Tuesday, August 25, 2015

Go Set A Watchman

I've been on the waiting list at our library for some time for this book, mostly out of curiosity. My number finally came up (or, the library finally got enough copies to meet the demand).

Maybe it's because the book is set in a time and place I know so well -- where I grew up, in effect -- but I was almost instantly transported into the book and story, far from the initial curiosity that led me to read it. I could so easily identify with the colloquialisms and descriptions of things that indeed existed at that time, were very true to the time and place. We weren't separated by all that many miles: the story is set in a small town in south Alabama and my own small town is in north Georgia. I had an aunt and uncle who lived not all that far from where Harper Lee lived in her small Alabama town. We're practically kissin' cousins.

So, I was wrapped up in the story and the people from the first page. I loved the references to earlier days in Scout's life (the times and people of To Kill A Mockingbird), and I loved seeing Scout's story fleshed out with more details, plus the added connections of so many of the same people being in both books. Beautifully written, as would be expected. Plenty of depth in characters and story, also to be expected. A book to be savored and contemplated, rich in language, writing skill and characters.

Granted, the story is not a pretty one, but it is a real and authentic one. I was there, so I can see the authenticity, even though Scout was maybe 12-13 years older than I would have been at the time. The book was written in and about the mid-fifties, which gives it a solid grounding in the realities of the time as only a writer who experienced it could do. Many people write about this era after-the-fact, but their words and opinions are based on history, rather than experience. Not that experience makes it any prettier, but it does make it authentic.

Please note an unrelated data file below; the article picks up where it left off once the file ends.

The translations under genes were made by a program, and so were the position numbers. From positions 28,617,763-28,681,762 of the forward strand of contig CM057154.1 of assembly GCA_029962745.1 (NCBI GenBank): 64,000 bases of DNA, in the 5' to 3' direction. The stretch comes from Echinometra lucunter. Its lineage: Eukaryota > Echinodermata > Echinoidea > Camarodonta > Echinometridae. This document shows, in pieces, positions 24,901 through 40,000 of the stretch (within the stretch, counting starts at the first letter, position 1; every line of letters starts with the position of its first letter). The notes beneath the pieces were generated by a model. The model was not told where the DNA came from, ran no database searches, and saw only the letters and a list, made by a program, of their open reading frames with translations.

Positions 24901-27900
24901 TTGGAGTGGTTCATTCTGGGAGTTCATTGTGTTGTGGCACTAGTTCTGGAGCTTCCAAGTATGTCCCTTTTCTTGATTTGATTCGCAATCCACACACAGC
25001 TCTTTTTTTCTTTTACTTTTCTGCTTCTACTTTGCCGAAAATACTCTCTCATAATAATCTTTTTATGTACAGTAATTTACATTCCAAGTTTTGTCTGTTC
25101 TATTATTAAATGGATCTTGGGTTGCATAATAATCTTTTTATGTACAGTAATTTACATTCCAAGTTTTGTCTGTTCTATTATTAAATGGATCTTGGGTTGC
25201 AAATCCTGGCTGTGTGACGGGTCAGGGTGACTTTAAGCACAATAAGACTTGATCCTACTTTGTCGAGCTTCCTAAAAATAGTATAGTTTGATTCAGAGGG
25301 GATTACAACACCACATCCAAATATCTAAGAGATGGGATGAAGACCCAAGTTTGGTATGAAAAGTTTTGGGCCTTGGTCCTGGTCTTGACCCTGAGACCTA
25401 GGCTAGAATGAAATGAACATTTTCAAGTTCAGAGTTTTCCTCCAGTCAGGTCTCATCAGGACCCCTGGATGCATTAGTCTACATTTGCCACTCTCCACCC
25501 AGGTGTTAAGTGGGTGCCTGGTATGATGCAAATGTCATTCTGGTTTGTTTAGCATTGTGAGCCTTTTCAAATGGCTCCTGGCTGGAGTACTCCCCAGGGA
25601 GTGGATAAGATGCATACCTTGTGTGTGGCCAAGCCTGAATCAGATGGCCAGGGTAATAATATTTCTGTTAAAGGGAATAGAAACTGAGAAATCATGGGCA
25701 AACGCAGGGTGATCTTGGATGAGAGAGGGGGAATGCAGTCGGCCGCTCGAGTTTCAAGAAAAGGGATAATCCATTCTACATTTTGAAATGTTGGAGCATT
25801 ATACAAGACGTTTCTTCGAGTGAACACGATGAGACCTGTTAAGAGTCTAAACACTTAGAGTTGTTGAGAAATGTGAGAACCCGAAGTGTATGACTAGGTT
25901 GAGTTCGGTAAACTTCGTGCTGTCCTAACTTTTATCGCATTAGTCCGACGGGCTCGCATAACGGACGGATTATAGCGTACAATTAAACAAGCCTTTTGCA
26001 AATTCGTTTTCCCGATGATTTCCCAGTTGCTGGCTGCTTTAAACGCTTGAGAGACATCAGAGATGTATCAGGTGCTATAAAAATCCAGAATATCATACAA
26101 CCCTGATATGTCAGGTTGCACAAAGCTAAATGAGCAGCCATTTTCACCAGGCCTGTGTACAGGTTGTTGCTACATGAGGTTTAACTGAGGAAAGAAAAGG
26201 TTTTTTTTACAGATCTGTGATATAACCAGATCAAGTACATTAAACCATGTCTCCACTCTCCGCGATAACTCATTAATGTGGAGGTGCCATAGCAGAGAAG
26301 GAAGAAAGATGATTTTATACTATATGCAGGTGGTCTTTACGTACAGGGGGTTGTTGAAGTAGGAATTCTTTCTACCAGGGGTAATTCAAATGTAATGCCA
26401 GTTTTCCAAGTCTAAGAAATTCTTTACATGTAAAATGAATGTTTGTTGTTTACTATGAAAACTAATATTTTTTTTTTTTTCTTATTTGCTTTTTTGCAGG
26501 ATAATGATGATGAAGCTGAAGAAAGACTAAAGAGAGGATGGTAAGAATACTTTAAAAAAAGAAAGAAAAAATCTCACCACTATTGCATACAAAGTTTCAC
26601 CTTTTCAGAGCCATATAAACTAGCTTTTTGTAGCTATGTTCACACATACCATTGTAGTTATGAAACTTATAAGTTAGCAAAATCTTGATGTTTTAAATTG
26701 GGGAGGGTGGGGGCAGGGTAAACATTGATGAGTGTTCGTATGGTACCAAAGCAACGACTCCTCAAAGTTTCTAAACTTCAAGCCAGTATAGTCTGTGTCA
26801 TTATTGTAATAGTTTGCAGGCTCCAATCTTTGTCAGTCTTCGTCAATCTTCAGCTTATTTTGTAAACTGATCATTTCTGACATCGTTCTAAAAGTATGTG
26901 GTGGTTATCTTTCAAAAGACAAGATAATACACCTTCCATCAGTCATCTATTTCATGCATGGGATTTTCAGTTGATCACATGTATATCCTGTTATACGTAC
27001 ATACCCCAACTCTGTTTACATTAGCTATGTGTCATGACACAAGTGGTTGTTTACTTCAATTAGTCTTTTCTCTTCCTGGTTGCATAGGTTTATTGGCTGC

I had an experience similar to Scout's a few years back when I learned that my beloved grandfather, a man I knew to be as kind and gentle and good as a person could be, a man I idolized and loved above all others throughout my life, once marched with the Klan. I learned this from a cousin whose mother, my father's older sister, recognized her father's shoes underneath his white sheet as he marched through town with a large group. I guess the shoes were pretty distinctive, but she wasn't in any doubt who it was. So I can understand Scout's sense of loss at learning her own, idolized, father's views on the subject. Fortunately, by the time I learned it I was an old woman and my grandfather long dead. Scout was young, her father very much alive. I wasn't devastated as she was, merely surprised. People are human, even our idols, and don't always live up to our lofty expectations and sensibilities.

There's plenty of deep insight and philosophy scattered throughout the book; things that will (or should) make you think. They certainly made me think. That's particularly true towards the end, when the story reaches its turning point. Reading much of this enraged me once again, as the southern attitude towards black people has enraged me throughout my life. I had the good fortune to be born as color blind as Scout, and words such as backward infuriate me when used in this context. I would substitute other words, such as uneducated, for starters. Yet, pretty or not, it's true to the time and place. And no, I'm not going to get started on my own soapbox. Scout said it all for me.

A couple of quotes from the last few pages really caught my attention and made me think. One was ...it's always easy to look back and see what we were,  yesterday, ten years ago. It is hard to see what we are. Another, Prejudice, a dirty word, and faith, a clean one, have something in common: they both begin where reason ends.

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